Gov. Gavin Newsom at the 2015 California Economic Summit (Photo: Violeta Vaqueiro/CAFwd)
Governor Newsom’s first budget is not only an early indicator of how he will govern, but Exhibit A in how California can be governed.
In a week when the nation’s capital is shrouded in hopeless rancor, Newsom’s budget proposes a responsible path forward.
Credit is the sweet dessert of politics, and Newsom gets credit for a plan that typically divergent interests (like the California Budget & Policy Center and the California Business Roundtable) have described as balanced and thoughtful. But the credit also goes to those interest groups, to lawmakers, to former Governor Brown and to the people of California who over the last decade have evolved their thinking and put in place rules and practices to better manage money, set priorities and improve results.
This winter and spring will be a real test for California policymakers. For sure, the surplus is historically high and the budget has never been this big. The challenges facing California warrant the same descriptor. If this were a movie narrative, the soundtrack would turn ominous – as global trade tensions, the gyrating stock market and a parade of other dangers cross the screen.
It really wasn’t that long ago when legislative leaders wept on the floor of their respective houses as they confronted the awful task of cutting essential services for the most vulnerable of Californians. In those dark days, every choice hurt someone, angered someone, divided the chambers.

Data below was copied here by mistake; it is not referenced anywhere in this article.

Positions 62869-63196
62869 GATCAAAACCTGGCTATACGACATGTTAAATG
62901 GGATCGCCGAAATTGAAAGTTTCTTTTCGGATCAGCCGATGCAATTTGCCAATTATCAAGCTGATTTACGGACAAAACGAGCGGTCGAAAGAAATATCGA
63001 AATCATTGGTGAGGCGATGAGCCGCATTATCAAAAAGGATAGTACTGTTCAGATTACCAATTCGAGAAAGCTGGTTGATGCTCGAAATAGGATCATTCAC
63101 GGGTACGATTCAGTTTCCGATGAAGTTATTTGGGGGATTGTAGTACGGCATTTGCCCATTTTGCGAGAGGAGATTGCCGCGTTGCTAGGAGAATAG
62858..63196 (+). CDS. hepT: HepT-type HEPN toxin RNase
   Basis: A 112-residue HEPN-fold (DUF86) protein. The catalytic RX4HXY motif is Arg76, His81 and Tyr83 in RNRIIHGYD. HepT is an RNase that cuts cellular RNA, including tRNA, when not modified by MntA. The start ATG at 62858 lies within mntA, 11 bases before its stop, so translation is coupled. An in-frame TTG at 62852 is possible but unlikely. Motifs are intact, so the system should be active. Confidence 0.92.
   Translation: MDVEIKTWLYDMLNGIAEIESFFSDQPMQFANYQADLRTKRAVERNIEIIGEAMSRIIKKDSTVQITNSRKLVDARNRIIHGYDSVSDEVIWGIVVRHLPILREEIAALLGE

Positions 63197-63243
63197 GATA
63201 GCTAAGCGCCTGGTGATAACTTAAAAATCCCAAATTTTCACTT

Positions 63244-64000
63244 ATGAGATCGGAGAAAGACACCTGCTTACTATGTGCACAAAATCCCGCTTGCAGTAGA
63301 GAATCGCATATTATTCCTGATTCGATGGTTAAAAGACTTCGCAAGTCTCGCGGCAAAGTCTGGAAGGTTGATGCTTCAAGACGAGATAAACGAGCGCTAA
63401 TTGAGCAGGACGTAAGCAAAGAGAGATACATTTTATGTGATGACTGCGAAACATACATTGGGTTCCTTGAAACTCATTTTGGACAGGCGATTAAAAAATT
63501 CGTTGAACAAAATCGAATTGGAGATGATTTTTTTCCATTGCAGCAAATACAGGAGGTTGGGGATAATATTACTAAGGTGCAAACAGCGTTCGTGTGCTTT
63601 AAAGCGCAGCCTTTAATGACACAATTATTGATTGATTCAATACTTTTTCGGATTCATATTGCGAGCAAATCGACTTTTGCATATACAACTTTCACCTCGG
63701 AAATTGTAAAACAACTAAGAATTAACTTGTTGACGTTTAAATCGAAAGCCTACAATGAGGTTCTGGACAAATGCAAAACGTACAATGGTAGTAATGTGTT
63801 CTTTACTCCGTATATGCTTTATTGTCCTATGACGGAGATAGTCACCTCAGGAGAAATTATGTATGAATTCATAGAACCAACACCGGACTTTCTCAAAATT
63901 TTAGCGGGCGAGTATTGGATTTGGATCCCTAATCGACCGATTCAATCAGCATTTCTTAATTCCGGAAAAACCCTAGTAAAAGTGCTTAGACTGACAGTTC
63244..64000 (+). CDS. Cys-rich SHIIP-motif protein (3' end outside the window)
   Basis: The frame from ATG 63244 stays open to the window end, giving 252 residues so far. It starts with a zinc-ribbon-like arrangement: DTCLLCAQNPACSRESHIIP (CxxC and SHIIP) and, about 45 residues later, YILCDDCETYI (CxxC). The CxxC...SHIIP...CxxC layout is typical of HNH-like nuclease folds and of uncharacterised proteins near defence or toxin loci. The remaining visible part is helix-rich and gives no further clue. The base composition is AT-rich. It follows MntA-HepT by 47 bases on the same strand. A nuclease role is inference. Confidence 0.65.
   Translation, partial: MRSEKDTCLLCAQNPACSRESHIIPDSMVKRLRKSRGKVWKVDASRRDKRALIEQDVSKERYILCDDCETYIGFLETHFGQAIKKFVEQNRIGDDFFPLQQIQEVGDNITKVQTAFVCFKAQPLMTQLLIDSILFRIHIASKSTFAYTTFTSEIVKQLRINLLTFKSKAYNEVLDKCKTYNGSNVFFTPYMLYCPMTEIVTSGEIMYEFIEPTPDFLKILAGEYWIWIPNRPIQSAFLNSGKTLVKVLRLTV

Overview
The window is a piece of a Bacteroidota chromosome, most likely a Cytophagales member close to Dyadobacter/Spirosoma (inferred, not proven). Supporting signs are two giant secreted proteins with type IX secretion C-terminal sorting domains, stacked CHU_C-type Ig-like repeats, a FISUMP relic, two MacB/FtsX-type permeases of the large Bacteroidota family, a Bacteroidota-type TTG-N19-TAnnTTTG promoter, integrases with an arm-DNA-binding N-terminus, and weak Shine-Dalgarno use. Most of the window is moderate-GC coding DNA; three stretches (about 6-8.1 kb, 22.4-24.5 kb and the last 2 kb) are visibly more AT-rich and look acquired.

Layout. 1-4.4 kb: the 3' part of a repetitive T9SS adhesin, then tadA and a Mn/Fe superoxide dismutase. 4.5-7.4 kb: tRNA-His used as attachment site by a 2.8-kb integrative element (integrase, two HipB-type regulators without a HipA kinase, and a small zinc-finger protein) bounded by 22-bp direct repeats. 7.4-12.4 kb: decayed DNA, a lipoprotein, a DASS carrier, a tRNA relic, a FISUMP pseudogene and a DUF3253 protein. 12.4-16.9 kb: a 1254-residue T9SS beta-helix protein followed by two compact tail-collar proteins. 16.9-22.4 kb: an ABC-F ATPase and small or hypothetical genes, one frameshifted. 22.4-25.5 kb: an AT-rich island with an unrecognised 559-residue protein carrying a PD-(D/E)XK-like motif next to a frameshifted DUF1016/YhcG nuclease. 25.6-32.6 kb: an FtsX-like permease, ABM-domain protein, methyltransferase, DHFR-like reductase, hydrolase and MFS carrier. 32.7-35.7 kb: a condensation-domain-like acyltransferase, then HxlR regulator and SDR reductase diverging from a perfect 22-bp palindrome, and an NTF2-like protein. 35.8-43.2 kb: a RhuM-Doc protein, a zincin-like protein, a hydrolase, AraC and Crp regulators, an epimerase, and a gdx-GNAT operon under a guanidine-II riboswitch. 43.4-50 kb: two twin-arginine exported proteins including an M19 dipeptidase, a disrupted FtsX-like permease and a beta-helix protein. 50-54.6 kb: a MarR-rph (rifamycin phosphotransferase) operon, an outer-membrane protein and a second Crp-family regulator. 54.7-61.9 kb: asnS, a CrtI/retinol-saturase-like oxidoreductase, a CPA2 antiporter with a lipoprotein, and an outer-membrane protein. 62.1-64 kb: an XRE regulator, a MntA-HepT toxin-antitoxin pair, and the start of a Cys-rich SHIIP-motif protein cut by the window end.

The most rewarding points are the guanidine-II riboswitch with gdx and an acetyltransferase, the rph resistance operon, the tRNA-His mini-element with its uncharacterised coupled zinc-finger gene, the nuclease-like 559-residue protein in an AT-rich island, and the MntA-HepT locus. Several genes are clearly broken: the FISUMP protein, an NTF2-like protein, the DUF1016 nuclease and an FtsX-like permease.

Newsom’s proposal lays out how to spend that surplus in ways that address urgent needs and the root causes of our challenges. Paying down debt and putting still more money in reserve is the best prevention against having to cut the services that have been restored over the last six years.
A decade ago a proposal like this would stand little chance as the pressure would quickly mount to increase spending on services – and lock in those commitments in future years. The other side would insist on cutting taxes and returning money to taxpayers – even if it increased the debt, reduced California’s credit rating and guaranteed future cuts to essential services.
Maybe that’s next week’s narrative, but it doesn’t look that way. We are at that moment where we will find out if we have learned from the past – mistakes are not repeated and the smarter and harder choices prevail.
Governance debates inevitably touch on how much relies on rules and how much on the rulers. The answer is of course both – and with that insight, every new Governor, every new Legislature and every new budget is a chance for leadership and to improve governance. In the Newsom budget:
Newsom builds capacity to respond to a fiscal emergency.
Of the $21 billion in new revenue, 86 percent goes to “one-time” spending rather than growing base spending, the trap that snared Gov. Davis. Of that, $8.8 billion will pay down debt, including the final payments on the internal borrowing the State did more than a decade ago and paying down retirement debt to state employees and teachers statewide. Among other benefits, this frees up general fund revenue in future years.